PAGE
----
– yet, they keep updating their guidelines. That alone should give us pause. This newest iteration actually changes the definition of brain death from “irreversible” cessation of all brain function to “permanent” loss of function. The Uniform Law Commission recently declined to adopt this change because it is too subjective. A permanent brain injury is not necessarily irreversible – it just means the patient did not recover enough function before he or she was declared “dead.”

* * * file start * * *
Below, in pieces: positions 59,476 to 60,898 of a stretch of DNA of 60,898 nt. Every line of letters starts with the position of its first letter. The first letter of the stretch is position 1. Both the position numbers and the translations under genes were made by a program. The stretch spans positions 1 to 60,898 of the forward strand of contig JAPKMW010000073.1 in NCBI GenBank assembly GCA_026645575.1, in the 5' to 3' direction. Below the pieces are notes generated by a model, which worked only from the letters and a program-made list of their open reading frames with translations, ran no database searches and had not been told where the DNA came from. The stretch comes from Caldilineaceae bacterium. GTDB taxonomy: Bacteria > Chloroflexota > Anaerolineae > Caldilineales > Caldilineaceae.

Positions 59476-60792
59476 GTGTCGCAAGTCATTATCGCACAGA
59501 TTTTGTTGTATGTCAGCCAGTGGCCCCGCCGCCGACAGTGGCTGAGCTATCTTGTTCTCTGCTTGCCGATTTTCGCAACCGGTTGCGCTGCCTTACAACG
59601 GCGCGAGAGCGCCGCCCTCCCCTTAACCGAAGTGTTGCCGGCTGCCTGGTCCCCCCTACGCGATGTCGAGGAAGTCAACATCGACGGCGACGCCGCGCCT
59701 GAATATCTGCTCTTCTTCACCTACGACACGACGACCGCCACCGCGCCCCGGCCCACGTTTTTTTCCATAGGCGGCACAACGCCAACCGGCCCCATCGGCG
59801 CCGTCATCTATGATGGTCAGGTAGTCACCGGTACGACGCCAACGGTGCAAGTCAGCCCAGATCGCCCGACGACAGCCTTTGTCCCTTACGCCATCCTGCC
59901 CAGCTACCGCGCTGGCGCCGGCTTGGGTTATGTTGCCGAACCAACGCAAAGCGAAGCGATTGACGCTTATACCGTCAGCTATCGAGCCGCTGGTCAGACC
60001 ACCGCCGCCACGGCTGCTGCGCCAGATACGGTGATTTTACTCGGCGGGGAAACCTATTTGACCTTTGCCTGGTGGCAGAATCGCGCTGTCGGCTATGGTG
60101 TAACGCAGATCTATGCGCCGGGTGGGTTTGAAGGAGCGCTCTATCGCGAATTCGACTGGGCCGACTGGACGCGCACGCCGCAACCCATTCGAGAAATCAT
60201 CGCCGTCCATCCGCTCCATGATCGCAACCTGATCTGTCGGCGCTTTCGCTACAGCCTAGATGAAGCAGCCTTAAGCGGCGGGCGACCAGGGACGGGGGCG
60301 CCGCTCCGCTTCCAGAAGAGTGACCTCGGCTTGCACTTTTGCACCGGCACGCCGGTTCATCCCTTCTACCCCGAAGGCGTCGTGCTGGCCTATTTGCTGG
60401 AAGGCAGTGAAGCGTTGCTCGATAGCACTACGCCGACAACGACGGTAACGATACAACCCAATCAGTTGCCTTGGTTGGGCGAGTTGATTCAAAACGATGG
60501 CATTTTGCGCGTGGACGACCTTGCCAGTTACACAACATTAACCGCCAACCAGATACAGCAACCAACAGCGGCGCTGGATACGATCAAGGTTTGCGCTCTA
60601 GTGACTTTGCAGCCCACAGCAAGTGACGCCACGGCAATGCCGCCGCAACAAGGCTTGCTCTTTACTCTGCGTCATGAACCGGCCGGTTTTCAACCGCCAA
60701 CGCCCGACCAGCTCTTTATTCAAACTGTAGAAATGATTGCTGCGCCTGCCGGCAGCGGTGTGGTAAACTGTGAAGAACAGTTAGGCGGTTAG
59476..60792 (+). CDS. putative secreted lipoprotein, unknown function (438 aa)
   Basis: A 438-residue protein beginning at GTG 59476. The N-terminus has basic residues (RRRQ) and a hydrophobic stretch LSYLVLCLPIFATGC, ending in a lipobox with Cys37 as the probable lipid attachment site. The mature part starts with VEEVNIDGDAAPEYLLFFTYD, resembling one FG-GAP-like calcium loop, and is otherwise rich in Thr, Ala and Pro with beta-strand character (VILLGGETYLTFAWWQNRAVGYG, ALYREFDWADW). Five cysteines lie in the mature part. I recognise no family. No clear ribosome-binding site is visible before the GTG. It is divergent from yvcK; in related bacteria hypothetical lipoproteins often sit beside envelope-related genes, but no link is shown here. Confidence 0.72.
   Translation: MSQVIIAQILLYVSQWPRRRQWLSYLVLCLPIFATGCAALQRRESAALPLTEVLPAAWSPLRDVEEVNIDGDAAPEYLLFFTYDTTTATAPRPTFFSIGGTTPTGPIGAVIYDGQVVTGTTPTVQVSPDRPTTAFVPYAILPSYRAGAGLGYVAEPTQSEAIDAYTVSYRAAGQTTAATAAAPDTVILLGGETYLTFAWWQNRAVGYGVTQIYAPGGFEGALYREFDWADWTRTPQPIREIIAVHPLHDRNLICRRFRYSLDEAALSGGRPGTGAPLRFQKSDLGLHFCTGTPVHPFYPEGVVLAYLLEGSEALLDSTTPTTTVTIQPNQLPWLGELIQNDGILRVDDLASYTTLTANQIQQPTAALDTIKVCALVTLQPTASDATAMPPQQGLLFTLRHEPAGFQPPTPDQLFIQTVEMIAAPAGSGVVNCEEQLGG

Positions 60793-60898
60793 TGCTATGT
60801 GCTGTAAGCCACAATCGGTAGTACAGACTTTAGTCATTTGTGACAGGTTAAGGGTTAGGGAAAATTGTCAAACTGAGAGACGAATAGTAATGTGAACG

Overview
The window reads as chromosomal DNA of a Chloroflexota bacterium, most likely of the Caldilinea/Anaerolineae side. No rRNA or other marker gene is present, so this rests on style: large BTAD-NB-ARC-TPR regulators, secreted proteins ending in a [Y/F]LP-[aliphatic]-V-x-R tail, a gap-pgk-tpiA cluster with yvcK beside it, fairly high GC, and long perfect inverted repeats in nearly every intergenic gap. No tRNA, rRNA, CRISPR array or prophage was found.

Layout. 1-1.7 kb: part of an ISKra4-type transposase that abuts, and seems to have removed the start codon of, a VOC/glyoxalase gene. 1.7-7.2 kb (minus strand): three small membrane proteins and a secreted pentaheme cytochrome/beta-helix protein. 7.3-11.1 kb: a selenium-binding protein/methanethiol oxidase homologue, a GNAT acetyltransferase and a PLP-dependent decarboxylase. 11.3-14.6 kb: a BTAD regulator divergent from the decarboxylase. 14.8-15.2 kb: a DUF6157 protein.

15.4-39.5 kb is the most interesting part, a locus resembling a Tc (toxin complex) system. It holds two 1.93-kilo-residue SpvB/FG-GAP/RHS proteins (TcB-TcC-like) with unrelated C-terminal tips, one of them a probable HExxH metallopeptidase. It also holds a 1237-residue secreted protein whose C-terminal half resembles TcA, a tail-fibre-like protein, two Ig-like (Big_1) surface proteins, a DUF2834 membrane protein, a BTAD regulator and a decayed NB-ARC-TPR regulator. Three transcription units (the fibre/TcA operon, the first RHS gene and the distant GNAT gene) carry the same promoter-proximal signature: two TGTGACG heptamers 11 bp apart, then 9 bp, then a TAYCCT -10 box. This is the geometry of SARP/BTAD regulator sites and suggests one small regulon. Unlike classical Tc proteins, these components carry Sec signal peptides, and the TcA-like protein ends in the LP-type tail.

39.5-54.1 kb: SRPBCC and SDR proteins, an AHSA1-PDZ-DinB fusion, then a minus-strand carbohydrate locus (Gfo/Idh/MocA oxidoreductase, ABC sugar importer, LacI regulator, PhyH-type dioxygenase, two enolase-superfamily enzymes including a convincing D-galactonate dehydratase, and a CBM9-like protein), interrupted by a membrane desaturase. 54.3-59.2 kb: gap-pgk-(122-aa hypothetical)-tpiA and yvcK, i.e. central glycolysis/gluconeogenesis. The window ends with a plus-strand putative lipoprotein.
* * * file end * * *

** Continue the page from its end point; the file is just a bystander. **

At the very least, parents who have doubts about the accuracy of brain death determinations should have the right to opt their child out of brain death testing and forced removal of life-sustaining care.